Obituaries » Dell Hardman Higgs
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October 25, 1921 - April 19, 2022
Burial Date April 30, 2022
Funeral Home Russon Mortuary Syracuse
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Dell Hardman Higgs (1921-2022)
Dell Hardman Higgs, 100, our beloved Centurion father, grandfather, great-grandfather, brother, and friend slipped into eternity Tuesday April 19, 2022 at home. Dell was born October 25, 1921 in Sunset, Utah to Christopher Moses Higgs and Florence Ann Hardman. He was the first child in a family of 16 that included eight brothers and five sisters. He learned the necessity of hard work early in life as he helped support his large family. He worked picking beets on the many beet farms in the Layton area as well as helping his father deliver newspapers.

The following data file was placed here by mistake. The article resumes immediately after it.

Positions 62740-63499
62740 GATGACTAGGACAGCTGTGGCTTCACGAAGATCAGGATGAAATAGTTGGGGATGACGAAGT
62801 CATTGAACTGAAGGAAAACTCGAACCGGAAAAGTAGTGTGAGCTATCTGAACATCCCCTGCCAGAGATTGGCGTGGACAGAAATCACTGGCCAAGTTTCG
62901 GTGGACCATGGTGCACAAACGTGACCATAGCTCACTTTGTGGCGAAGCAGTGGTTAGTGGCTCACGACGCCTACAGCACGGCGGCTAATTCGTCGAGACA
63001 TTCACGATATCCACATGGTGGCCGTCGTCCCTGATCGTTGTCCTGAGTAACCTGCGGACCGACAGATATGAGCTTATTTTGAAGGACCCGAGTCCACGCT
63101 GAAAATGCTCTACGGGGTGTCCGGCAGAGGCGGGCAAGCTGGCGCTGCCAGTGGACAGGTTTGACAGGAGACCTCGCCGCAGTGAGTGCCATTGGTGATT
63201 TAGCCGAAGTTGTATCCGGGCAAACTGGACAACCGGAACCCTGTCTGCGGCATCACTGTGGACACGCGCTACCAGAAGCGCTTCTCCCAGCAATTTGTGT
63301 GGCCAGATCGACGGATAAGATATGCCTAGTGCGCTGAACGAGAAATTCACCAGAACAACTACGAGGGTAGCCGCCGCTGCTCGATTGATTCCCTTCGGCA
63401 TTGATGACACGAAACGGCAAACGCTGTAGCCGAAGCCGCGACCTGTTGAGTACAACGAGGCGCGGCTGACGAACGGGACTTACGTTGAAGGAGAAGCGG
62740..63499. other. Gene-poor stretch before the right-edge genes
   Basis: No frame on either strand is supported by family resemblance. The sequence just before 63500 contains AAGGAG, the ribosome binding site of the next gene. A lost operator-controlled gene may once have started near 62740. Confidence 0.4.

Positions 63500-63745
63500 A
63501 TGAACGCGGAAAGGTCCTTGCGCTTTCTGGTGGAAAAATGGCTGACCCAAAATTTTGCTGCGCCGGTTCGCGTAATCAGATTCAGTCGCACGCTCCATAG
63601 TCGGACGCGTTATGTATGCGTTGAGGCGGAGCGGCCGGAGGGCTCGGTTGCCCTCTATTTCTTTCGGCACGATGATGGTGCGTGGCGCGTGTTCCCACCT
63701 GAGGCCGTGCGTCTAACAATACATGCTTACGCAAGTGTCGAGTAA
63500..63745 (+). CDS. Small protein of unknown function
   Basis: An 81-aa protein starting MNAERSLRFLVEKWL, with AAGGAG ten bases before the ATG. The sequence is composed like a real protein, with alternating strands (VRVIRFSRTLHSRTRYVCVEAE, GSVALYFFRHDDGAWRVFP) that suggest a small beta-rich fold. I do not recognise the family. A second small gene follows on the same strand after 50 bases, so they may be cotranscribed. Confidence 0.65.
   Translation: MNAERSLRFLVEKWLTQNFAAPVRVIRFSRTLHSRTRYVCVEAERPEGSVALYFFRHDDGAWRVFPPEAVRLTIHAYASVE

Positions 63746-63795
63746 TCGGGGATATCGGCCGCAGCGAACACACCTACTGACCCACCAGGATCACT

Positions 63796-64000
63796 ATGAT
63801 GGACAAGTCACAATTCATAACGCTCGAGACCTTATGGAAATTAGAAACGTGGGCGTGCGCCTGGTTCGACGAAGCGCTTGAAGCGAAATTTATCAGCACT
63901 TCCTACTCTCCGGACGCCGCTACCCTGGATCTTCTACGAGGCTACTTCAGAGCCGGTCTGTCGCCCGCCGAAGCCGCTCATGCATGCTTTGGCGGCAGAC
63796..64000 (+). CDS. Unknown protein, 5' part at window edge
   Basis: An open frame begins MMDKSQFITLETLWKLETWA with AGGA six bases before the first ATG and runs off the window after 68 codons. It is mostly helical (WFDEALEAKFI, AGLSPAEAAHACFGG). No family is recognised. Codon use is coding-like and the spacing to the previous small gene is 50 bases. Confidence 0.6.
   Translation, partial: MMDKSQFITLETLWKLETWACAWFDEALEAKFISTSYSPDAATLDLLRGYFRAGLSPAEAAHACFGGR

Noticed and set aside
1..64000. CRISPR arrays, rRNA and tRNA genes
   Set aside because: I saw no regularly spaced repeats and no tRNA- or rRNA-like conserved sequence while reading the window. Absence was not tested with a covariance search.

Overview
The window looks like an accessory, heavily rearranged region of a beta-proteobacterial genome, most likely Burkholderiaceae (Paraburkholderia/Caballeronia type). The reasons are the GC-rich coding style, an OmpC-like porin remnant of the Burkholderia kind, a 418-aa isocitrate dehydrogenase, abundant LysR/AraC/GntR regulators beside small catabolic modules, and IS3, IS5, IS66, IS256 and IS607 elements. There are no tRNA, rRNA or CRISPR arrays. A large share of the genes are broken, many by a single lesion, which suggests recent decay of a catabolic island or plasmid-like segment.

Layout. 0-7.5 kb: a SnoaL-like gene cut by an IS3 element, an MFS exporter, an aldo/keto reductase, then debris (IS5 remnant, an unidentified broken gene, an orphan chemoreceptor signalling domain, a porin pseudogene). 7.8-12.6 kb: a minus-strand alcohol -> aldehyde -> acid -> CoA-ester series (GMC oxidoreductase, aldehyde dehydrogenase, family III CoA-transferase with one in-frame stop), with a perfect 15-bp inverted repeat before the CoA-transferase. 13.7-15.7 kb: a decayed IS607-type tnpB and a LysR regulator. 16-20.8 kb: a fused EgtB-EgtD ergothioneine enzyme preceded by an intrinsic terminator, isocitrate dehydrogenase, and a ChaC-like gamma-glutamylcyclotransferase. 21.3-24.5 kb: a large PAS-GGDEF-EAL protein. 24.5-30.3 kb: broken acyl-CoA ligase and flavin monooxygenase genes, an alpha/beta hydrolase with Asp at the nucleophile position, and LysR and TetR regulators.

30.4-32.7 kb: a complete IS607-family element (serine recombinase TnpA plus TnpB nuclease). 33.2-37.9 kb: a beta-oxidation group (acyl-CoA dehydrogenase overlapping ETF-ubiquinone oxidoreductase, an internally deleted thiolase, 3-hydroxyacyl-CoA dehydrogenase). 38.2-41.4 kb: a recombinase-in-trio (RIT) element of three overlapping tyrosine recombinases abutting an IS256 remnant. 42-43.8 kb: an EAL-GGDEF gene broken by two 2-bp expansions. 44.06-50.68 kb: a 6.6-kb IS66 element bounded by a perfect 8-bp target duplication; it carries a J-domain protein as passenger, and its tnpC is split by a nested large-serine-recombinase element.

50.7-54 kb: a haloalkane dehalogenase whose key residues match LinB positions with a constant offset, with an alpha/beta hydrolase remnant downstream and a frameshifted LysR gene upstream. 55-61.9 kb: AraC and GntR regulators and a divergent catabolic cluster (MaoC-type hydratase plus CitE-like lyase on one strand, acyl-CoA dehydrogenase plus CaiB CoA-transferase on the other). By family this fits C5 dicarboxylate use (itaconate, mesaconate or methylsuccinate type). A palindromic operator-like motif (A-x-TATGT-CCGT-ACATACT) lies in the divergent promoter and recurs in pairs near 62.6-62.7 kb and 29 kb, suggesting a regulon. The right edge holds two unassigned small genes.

Dell attended Davis High School graduating in 1939. He met Veloy Groves on a blind date arranged by her cousin. Dell decided after their first date that Veloy was the girl he was going to marry. Veloy thought that she was going on that date with a different guy! Dell joined the Utah National Guard at the age of 17. He was stationed at Fort Douglas and was going to be trained as an officer but could not qualify due to poor eyesight. He was instead sent to San Luis Obispo, California in June 1941 where he was assigned to the 145th Field Artillery Battalion with the rank of corporal.. During this time Veloy met Dell in Las Vegas, Nevada where they were married September 21, 1941. She lived with him in California off base for a few months. She then returned home to live with her parents in Bountiful, Utah. Dell was discharged from the Army National Guard in December following the bombing of Pearl Harbor. After being discharged, he returned home and worked for the Bamberger Railroad in Bountiful, Utah for 8 months from January 1942 until September. He repaired and replaced bridges and also greased the Lagoon Rollercoaster tracks in Farmington. During this time they lived in Veloy’s parents basement in Bountiful, Utah. Dell was drafted into active duty with the Army in October 1942 and stationed again at Fort Douglas before being transferred to Fort Ord, California. Dell was assigned to the 143rd Ordinance Recovery Company where, from October 1942 to early 1944, he transported worn out tanks and half-tracks from the Desert Training Center to Los Angeles after the war startedHe shipped to England in February 1944 in a convoy of 200 ships. While in England, he transported vehicles from the docks to depots inland. In June 1944 he boarded an amphibious landing ship tank loaded with tanks, trucks, and equipment in the middle of the English Channel. They had to wait for two days for the beach to be cleared before they could land on Omaha Beach June 8, 1944 two days after D-Day. When he arrived at the beach his company had to waterproof the vehicles and on the night of June 8th he was in water up to his waist. His unit would go in and remove all blown up and disabled vehicles and take them in for repairs. His unit transported anything with wheels or tracks. Dell served in Normandy, Paris, Luxembourg, and the Ardennes in Neupre, Belgium. After Normandy he was assigned to the French Forces and drove the Redball Express for a while. They drove 6X6 trucks and transported supplies to the front lines. A few days after spending time at the Battle of the Bulge, he was in the hospital for blood poisoning in both feet due to over exposure to snow and wet conditions. He was sent by train to Paris spending Christmas 1944 there. He was then sent on a hospital ship to England for recuperation for 67 days. After this he could no longer drive transport and was sent to the 9th Troop Carrier Command and to an airbase at Ipswich England to serve out the war. While serving as a courier in London, Germany surrendered and a point system was developed to get our troops home faster. He had earned enough points to be at the top of the list, having 6 years of service and 5 campaign stars and ribbons. He boarded a ship in Belgium and sailed for 10 days through the North Sea and English Channel. He was on the Liberty Ship from Antwerp in the middle of the Atlantic Ocean when Japan surrendered. He landed in New York City on August 24, 1945, his wife Veloy’s 28th birthday! Four days later he was home and discharged at Fort Douglas one month later. Dell and Veloy were happy to be back together again after almost 6 long years of being separated. They were sealed six months later in the Salt Lake Temple on March 28, 1946.